Screens: TV, computer, smartphone.  We all like a bit of screen time in the house but I’m so conscious that it’s really not great for kids or adults and that it sucks away time that could be spent doing something else.  So the TV has been slain and lies silent during the week apart from a half hour for CaveBoy after dinner.  It’s quiet in the house without it after the kids have gone to bed but nice too, peaceful.  It gets fired up for Friday nights (fired up is right, the telly is years old and when you turn it on everything is dark green.  Until it warms up and then everything is light green).  It also gets a outing on Saturday for film night.  So bye bye telly has been fairly successful so far; see below for a shot of the beast, dormant.  Taken from this angle so you don’t get to see the reflection of CaveMammy in her PJs at 11 o’clock of a morning.

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Smartphone is a whole other ballgame. Guilty CaveMammy.  The problem is that the smartphone and Facebook are so bloody useful for making so many things happen in real life.  It’s helped me build a network of people who are interested in what I’m interested in, I get to chat and meet with other mams who are breastfeeding past infancy, who like to wear their babies, who like to create welcoming cosy homes for their families, who are trying to be gentle with their children, who are raising their children without religion, who like to get out and about in nature and get dirt under their fingernails!  Never mind just staying in touch with family and friends who I don’t get to see enough in real life.  And where else would I find strangers to give me their rubbish?!  But it is also very addictive and very easy to lose time that could be spent doing something else or even nothing at all.  CaveHusband ratted me out to the world in this post and I sulked over it but the culture of distraction that’s referenced in Joe Kraus’s presentation is extremely real and it’s a bit scary to think what we might be losing out on by never having daydream time any more.  Here’s the blog post that accompanies the presentation.  CaveMammy must do better.

Consume less … money

Last one, I swear!  Now I’ll be honest, consuming less money isn’t so much of a New Year’s resolution as a a New Year reality (even CaveMammies have credit cards and use them flaithulachly at Christmas) but, you know, I like to pretend that I’ve at least some choice in the matter.  In the good old days, a trip to the shops used to mean a bar of chocolate and a packet of crisps. Then I came over all calorie-conscious and the chocolate and crisps were swapped for a bottle of diet coke.  And then I came over all what-in-christ-am-I-putting into my body conscious and the diet coke was swapped for sparkling water (and sometimes takeaway cappuccino, not so healthy but mmmm).  But all that’s over!  I got myself a reusable coffee mug in Penneys and am carrying water around with me and the wallet gets opened for nuffin, no coffees, no drinks, no newspapers.  It’s two weeks in now and it’s actually unnerving how much it affected me.  For example, I don’t like to walk aimlessly; I like a destination.  And I’ve only now realised how often that destination was somewhere that I could buy something small.  Like the punctuation mark at the end of a journey.  I miss it.  AND I miss transactions.  Buying the Irish Times of a morning mightn’t be the same as going on a credit card spree in some designer boutique but it’s still a purchase and you get to take something new away from the counter and it’s really really odd how much I crave it.  But I’m sure it must be good for the soul to do without.  I wonder am I Buddhist now?  I’m a Buddhist with a pretty coffee cup anyway.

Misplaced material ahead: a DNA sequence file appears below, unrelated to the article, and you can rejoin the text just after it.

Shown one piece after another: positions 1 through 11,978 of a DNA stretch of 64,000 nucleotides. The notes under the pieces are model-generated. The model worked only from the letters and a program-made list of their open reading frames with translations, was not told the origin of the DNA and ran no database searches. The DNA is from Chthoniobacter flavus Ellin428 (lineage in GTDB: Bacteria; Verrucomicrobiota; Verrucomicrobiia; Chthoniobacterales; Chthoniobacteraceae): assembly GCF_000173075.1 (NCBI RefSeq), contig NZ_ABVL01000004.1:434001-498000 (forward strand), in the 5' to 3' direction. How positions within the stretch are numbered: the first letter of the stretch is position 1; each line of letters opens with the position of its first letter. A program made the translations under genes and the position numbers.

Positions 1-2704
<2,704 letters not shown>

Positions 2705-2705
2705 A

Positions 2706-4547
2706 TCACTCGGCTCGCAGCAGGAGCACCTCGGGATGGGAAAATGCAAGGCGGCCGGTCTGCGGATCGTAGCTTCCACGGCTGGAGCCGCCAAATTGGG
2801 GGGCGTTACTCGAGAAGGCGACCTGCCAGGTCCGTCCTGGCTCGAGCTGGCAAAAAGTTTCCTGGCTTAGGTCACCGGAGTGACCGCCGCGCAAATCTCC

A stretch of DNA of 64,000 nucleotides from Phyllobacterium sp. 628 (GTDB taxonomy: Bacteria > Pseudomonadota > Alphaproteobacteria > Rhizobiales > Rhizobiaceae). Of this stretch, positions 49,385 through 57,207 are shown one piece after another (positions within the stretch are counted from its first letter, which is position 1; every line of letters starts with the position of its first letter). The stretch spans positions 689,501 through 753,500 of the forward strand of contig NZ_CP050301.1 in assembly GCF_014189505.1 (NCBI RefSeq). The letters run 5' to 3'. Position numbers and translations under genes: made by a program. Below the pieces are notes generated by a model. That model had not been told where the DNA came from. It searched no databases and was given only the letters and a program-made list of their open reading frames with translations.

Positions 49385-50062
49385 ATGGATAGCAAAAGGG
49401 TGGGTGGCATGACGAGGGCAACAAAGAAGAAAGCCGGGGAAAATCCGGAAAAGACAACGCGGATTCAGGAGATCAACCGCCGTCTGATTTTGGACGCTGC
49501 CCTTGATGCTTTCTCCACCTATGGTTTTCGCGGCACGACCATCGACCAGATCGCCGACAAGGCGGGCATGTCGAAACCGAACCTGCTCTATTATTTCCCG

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Phew, that’s an awful lot of consuming less.  Living more is easier (and shorter!).  It’s filling the consumption vaccum with something else.  It’s spending the new quiet time in the evenings chatting or reading or making-and-doing like a nine year old.  It’s doing jigsaws and games and painting with CaveBoy.  It’s being out and about in the fresh air, moving at the walking speed that I do think the mind is set up to expect and crave, taking in a bit of life on the journey.  It’s meeting up with friends, socialising with other crusty mamas at sling meets and breastfeeding groups, finding things to do in the evening that are social but don’t need money (the lovely members of the Dublin North West branch of Cuidiu have a monthly book club AND a craft night where I can finish that increasingly lopsided scarf).  It’s Sundays with family, having a bit of a walk and then coming home and setting the table for a nice dinner from the slow cooker (best invention ever!).  And it doesn’t have to be all sackcloth and ashes.  There’s still room to meet up with the girls and go to a very modern pub and spend real money on real drinkies (has to be real money.  I learned my lesson when I tried to barter veg for pints that last time).  And neither CaveHusband nor I would be saying no to a trip to the cinema, mother of all screens, when CaveUncle agrees to babysit for us.

It’s all balance.  Consume less, live more.  Motto of the cave 2013.

Peace xx

CaveMammy

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10 thoughts on “Promises, promises

  1. Sounds like a big plan but you’re approaching it realistically! In my family we often buy each other presents out of charity shops, it’s still consumption but recycling and helping out local organisations at least, and it means we all have to work that little bit harder to find something that really suits the person. I never have a problem getting stuff second hand for Little Miss E either. Happy New Year to you and the Cave family!